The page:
Not really, Kay. The term "pole" refers to the number of distinct circuits a switch controls; the term "throw" refers to the number of positions the switch allows. The switches used in these shades are double pole double throw - they control two separate circuits and have two distinct positions. Wikipedia actually has a decent entry for this, with good diagrams to help understand the nomenclature.

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Not really, Kay. The term "pole" refers to the number of distinct circuits a switch controls; the term "throw" refers to the number of positions the switch allows. The switches used in these shades are double pole double throw - they control two separate circuits and have two distinct positions. Wikipedia actually has a decent entry for this, with good diagrams to help understand the nomenclature.

It is a double pole quadruple throw, center spring loaded, off position. You don't want it to be stuck in the on position.

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It is a double pole quadruple throw, center spring loaded, off position. You don't want it to be stuck in the on position.

Yes, you definitely need a momentary contact, center off switch but I maintain it is a DPDT, not a DP4T. Here's a visual representation of each of the types involved:

DPDT: dpdtswitch_zpsf368f679.jpg D4T: dp4tswitch_zps22124526.gif

Sorry for the size difference. As the images show the DPDT has 2 separate circuits - the "poles" or center contacts of the switch, and will allow a connection to 2 different destinations - the "throws". For the DP4T switch it still has the 2 separate poles, but it allows each pole to connect to each of 4 separate throws. These type switches are usually roatary, or slide, switches rather than toggle switches. In the image for the DPDT switch it is shown wired as it needs to be for the job in question: providing the up and down action of the powered shades.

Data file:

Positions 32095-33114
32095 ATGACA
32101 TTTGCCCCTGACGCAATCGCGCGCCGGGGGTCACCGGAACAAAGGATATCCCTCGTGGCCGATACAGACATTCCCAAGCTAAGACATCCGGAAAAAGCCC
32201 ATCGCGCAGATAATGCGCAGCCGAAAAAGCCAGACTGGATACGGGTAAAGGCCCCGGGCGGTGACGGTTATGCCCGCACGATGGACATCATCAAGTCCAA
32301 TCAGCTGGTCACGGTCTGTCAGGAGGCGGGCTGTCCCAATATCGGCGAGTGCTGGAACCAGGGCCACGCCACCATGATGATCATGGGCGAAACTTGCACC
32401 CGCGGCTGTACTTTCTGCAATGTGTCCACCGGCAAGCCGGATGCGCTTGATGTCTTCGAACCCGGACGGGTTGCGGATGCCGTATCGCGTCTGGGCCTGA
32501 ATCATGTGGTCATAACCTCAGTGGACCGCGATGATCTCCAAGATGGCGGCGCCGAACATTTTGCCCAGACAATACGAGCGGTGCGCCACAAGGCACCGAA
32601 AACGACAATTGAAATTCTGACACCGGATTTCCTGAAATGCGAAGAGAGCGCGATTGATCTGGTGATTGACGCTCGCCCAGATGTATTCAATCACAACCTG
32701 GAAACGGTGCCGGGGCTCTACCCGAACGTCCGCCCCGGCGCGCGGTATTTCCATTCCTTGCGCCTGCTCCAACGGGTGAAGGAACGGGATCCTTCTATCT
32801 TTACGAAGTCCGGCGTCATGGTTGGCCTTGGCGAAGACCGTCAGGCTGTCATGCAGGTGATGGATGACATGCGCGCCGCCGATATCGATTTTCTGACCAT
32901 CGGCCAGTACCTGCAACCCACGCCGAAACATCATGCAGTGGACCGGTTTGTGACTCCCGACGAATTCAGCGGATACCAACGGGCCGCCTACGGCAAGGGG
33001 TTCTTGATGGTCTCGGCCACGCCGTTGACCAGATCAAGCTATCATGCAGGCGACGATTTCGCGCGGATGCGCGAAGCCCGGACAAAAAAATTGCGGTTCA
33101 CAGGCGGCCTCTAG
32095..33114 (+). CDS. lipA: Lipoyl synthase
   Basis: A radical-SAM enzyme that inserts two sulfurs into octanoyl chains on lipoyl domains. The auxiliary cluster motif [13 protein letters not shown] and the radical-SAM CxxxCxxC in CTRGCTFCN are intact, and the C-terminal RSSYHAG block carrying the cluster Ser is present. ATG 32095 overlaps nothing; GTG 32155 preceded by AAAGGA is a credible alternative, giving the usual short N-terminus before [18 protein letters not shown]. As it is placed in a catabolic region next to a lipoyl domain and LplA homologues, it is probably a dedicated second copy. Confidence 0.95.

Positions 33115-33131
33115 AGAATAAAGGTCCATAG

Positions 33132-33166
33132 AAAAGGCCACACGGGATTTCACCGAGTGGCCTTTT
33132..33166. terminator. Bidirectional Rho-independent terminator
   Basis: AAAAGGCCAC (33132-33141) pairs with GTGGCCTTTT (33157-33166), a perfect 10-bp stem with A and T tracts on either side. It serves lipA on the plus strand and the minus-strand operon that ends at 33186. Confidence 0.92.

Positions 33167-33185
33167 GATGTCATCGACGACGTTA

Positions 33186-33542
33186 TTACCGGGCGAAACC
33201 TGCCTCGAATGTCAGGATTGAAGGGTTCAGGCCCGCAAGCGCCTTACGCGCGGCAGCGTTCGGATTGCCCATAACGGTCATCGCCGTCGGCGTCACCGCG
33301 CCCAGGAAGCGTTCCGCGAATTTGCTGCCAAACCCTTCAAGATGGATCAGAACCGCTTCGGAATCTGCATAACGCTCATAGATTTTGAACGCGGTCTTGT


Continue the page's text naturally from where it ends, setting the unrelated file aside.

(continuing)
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ahepburn51,

I'm sorry that you are confused, poles refer to the number of terminals. I should have added all of the information, it is a 6 pole double throw, normally open, momentary switch.

Pos, or position refers to the number of circuits. Double pole double throw is the same as a 6 pole double throw. There are also 9 pole, and 12 pole, they are used for 3 wires and 4 wires respectively. These are used when multiple wires are used. A 6 position switch is used when 6 circuits are used, and they are offered with multiple terminals also.

Kay

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ahepburn51,

I'm sorry that you are confused, poles refer to the number of terminals. I should have added all of the information, it is a 6 pole double throw, normally open, momentary switch.

Pos, or position refers to the number of circuits. Double pole double throw is the same as a 6 pole double throw. There are also 9 pole, and 12 pole, they are used for 3 wires and 4 wires respectively. These are used when multiple wires are used. A 6 position switch is used when 6 circuits are used, and they are offered with multiple terminals also.

Kay

Well, Kay, it seems one of us is confused. In my case, my electronics career started as a hobby back in the '60s, followed by school, and then 35+ years working in the semiconductor industry in a design capacity. I know what was refered to as a DPDT switch back 50 years ago, and it seemingly hasn't changed. Here's a decent reference for your reading pleasure - about 3/4 of the way down the page is a description of the double pole, double throw switches, in exactly the configuration used for our shades:

http://www.1728.org/project2.htm

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Are your blinds working? If not take coach to dealer.